Likewise, the statements were not rendered inadmissible even assuming the arrest was illegal, since they were not the fruits *201 of an unreasonable search. Nadolski v. State, 1 Md. App. 304; Howard v. State, 1 Md. App. 379; Fisher v. State, 1 Md. App. 505. The Appellant's reliance on Wong Sun v. United States, 371 U.S. 471 is misplaced since that case "does not control prosecutions in State courts * * *." Crowe and Williston v. State, 240 Md. 144.


The Appellant also contends that the trial judge committed prejudicial error in advising the jury during the course of his instructions that it had "a certain prerogative not normally enjoyed by a criminal jury," indicating that in the event of a guilty verdict it could prevent the imposition of the death sentence by accompanying its verdict with the words "without capital punishment." He argues "that thinking it had control over punishment, the jury was more likely to bring in the compromise verdict of guilty, without capital punishment, and that the defendant's chances for acquittal were gravely prejudiced." We find this contention to be without merit. The trial judge included in his instructions a clear admonition that "the imposition of sentence is purely within the province of the trial judge." In Shoemaker v. State, 228 Md. 462, cited by the Appellant, references by the State's Attorney in closing argument were condemned by the Court of Appeals since "the jurors `were likely to have been * * * influenced to the prejudice of the accused.'" The facts and rationale of that case, in our opinion, are inapposite here.

Also we find no merit in the contention that the trial court's instruction that "the jury is judge of the law [as well as of the facts] was in violation of the defendant's rights under the United States Constitution." The Court of Appeals of Maryland and this Court have ruled many times that this contention is without merit. See Giles v. Maryland, 229 Md. 370, appeal dism. 372 U.S. 767; Avey v. State, 1 Md. App. 178, 187; Lewis v. State, 2 Md. App. 678.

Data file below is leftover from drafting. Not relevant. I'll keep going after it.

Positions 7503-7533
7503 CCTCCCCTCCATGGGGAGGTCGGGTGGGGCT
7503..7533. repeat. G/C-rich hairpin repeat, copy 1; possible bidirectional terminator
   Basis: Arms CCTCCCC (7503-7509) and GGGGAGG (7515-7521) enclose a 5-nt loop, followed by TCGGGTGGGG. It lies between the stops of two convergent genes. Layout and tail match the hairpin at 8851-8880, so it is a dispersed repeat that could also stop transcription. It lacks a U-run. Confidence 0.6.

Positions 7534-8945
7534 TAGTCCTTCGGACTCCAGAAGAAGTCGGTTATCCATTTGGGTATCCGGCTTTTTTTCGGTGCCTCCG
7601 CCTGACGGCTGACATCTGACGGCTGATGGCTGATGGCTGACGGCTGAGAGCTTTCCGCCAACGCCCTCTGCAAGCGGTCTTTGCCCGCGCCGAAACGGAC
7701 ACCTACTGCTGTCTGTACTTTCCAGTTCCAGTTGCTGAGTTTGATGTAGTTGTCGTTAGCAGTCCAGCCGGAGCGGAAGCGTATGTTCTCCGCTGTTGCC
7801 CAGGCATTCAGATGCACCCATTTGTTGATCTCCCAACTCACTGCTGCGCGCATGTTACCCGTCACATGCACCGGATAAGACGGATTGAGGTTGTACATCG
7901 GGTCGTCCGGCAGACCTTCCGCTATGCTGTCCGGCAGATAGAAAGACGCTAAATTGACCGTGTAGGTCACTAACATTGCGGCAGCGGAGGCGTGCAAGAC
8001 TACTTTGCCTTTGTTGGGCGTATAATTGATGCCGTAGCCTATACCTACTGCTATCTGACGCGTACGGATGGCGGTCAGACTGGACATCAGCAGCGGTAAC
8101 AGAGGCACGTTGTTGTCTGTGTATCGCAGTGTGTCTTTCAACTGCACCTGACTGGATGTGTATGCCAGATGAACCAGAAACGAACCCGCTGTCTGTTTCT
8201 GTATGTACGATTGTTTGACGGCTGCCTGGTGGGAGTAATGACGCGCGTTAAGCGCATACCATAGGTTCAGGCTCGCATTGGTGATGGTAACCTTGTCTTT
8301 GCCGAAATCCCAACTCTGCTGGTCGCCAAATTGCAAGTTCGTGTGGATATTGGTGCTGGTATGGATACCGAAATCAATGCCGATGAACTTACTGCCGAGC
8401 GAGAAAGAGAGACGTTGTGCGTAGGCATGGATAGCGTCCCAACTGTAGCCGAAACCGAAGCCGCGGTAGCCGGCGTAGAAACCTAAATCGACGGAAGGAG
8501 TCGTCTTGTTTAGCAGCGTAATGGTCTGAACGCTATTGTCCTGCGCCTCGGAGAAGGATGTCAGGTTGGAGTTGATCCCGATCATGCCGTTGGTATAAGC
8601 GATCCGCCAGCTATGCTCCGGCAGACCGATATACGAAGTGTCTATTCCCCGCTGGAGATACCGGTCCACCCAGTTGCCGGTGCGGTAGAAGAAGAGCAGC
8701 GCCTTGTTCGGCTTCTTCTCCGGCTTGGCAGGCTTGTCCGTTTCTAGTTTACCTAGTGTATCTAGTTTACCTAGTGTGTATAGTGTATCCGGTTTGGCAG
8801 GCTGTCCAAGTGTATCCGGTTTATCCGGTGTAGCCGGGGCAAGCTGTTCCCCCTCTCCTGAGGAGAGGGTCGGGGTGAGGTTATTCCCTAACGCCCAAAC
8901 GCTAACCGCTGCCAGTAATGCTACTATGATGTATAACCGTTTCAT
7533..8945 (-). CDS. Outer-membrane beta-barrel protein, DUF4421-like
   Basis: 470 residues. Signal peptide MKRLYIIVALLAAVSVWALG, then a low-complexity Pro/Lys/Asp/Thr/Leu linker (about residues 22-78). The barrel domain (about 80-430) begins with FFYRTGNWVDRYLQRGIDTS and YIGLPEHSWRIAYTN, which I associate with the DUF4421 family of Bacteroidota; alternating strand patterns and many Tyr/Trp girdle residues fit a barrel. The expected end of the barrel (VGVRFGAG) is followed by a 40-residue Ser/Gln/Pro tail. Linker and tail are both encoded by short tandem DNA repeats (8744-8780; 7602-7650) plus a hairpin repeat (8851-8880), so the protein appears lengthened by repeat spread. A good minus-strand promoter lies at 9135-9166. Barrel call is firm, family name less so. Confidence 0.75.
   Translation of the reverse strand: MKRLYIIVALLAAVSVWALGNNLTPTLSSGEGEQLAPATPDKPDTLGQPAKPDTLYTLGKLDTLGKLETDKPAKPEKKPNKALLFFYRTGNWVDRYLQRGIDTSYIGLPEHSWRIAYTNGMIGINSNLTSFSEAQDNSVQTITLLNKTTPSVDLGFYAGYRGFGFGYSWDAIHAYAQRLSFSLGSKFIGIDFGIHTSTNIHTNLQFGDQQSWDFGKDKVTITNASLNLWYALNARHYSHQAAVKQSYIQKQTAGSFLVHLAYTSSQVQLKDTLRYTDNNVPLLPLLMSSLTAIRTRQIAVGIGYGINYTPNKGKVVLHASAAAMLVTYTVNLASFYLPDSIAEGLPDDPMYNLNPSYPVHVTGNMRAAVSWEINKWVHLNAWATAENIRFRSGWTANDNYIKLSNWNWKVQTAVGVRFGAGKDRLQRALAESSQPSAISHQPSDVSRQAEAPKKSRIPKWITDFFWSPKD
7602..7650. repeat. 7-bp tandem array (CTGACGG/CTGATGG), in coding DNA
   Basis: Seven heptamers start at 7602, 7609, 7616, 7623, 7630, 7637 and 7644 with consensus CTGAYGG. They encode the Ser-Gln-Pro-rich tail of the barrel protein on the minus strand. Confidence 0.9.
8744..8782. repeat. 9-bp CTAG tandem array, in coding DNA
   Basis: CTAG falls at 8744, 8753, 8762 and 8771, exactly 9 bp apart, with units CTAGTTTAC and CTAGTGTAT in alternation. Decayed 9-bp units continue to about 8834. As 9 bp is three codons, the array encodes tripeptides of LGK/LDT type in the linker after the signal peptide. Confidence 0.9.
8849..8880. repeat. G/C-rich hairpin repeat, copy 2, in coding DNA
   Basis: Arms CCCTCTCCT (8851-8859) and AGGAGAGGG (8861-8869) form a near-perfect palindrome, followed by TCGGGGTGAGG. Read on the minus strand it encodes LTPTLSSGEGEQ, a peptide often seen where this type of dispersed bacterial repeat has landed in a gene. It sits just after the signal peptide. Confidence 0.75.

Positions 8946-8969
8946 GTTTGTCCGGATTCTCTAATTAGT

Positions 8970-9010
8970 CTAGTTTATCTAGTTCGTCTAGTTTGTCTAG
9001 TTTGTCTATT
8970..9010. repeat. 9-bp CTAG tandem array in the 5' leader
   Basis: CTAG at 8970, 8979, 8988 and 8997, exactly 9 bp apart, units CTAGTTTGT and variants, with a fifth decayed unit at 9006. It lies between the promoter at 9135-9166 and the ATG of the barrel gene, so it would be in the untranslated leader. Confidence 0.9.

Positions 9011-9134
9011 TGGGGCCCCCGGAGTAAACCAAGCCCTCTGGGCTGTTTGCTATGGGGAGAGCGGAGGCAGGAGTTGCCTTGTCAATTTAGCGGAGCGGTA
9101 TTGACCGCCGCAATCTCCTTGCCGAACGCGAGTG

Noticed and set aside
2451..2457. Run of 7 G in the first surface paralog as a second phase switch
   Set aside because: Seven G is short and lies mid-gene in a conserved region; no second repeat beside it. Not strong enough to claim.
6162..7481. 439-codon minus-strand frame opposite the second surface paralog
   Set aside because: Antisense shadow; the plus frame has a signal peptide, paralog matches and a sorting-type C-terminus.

The Appellant next complains that the trial judge committed prejudicial error in refusing to permit testimony offered by the Appellant which would have shown that clothes taken from the *202 person of the Appellant and from his home were tested for semen stains and subjected to spectograpic analysis against paint and dirt scrapings taken from the fire escape leading to the prosecuting witness' apartment with negative results. However, there was no positive evidence offered by the State or by the Appellant that the clothes subjected to the test were clothes worn by the Appellant on the evening of the crime. Since negative evidence is admissible only to contradict positive evidence on the other side, the trial judge properly excluded the proffered testimony relating to the negative results of the test. Underhill, Criminal Evidence, Vol. 1, Sec. 9 (5th Ed.).


The Appellant filed a Motion for a Mistrial after a State's witness had made reference to "the other trial" and contends that its denial by the trial judge constituted reversible error. We do not agree. The trial judge immediately directed the jurors to "disregard that remark." In Cook v. State, 225 Md. 603, the Court of Appeals of Maryland stated: "This Court has stated that the trial court is in an advantageous position to judge the question of prejudice and its decision with reference thereto should not be reversed unless it is clear that there was prejudice." See also Avey v. State, 1 Md. App. 178, 188. We are not persuaded that the remark constituted clear prejudice and, accordingly, the refusal to grant a mistrial was not reversible error.